Monitoring DNA-Ligand Interactions in Living Human Cells Using NMR Spectroscopy

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Authors

KRAFČÍKOVÁ Michaela DŽATKO Šimon CARON C. GRANZHAN A. FIALA Radovan LOJA Tomáš TEULADE-FICHOU M.P. FESSL T. HANSEL-HERTSCH R. MERGNY J.L. FOLDYNOVA-TRANTIRKOVA S. TRANTÍREK Lukáš

Year of publication 2019
Type Article in Periodical
Magazine / Source Journal of the American Chemical Society
MU Faculty or unit

Central European Institute of Technology

Citation
Web https://pubs.acs.org/doi/pdf/10.1021/jacs.9b03031
Doi http://dx.doi.org/10.1021/jacs.9b03031
Keywords MINOR-GROOVE; NUCLEIC-ACID; DRUG DESIGN; DISCOVERY; BINDERS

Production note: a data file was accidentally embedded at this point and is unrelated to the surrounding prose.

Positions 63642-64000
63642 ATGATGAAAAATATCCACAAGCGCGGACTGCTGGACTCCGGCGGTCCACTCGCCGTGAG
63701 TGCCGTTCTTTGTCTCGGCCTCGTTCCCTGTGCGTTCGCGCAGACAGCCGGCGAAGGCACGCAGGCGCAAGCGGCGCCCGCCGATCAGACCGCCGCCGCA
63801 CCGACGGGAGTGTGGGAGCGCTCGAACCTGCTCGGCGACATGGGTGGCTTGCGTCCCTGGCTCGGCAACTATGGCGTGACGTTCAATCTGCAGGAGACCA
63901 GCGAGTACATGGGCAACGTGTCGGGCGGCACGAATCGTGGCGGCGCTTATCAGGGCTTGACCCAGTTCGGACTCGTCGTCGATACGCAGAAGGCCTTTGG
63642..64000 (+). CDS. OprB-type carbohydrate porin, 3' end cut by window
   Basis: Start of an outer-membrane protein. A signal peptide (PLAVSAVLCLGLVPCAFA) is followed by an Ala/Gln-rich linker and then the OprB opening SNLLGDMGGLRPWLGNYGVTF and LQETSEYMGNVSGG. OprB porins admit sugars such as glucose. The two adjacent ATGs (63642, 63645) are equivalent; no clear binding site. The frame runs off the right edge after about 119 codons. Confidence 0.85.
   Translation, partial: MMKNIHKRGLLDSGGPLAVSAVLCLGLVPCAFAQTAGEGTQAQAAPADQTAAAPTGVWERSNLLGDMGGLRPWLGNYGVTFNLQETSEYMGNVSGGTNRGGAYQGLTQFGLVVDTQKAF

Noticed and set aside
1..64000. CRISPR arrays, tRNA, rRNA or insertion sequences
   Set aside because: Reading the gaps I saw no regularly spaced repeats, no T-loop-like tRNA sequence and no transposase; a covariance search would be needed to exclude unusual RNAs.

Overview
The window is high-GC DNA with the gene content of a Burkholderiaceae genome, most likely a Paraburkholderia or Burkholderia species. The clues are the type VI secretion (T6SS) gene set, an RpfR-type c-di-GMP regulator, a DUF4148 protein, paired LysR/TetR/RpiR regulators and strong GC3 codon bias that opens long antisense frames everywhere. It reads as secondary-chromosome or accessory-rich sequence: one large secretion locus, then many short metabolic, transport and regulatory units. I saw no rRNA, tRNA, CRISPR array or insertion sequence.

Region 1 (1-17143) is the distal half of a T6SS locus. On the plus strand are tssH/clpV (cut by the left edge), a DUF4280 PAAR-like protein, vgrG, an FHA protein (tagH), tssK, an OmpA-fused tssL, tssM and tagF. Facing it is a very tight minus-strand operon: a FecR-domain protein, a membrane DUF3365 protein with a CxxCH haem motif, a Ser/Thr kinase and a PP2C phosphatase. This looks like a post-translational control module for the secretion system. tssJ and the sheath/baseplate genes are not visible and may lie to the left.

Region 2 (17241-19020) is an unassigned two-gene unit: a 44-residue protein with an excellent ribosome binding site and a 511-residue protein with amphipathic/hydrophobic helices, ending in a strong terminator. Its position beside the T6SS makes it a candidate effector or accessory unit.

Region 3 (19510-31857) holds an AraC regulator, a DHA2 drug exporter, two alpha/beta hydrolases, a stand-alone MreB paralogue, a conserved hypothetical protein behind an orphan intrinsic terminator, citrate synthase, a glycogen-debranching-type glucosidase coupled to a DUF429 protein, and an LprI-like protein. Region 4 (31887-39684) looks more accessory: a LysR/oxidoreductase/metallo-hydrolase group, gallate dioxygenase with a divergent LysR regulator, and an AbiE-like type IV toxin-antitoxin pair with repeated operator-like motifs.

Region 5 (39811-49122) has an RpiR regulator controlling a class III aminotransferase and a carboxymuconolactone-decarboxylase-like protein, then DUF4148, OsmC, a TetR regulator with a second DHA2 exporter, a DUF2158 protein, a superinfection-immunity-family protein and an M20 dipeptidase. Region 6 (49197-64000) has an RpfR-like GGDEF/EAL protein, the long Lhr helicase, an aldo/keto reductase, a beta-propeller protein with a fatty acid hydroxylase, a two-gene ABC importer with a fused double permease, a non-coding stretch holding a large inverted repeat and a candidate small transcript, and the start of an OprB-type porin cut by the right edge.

Description Studies on DNA-ligand interactions in the cellular environment are problematic due to the lack of suitable biophysical tools. To address this need, we developed an in-cell NMR-based approach for monitoring DNA-ligand interactions inside the nuclei of living human cells. Our method relies on the acquisition of NMR data from cells electroporated with preformed DNA-ligand complexes. The impact of the intracellular environment on the integrity of the complexes is assessed based on in-cell NMR signals from unbound and ligand-bound forms of a given DNA target. This technique was tested on complexes of two model DNA fragments and four ligands, namely, a representative DNA minor-groove binder (netropsin) and ligands binding DNA base-pairing defects (naphthalenophanes). In the latter case, we demonstrate that two of the three in vitro-validated ligands retain their ability to form stable interactions with their model target DNA in cellulo, whereas the third one loses this ability due to off-target interactions with genomic DNA and cellular metabolites. Collectively, our data suggest that direct evaluation of the behavior of drug-like molecules in the intracellular environment provides important insights into the development of DNA-binding ligands with desirable biological activity and minimal side effects resulting from off-target binding.
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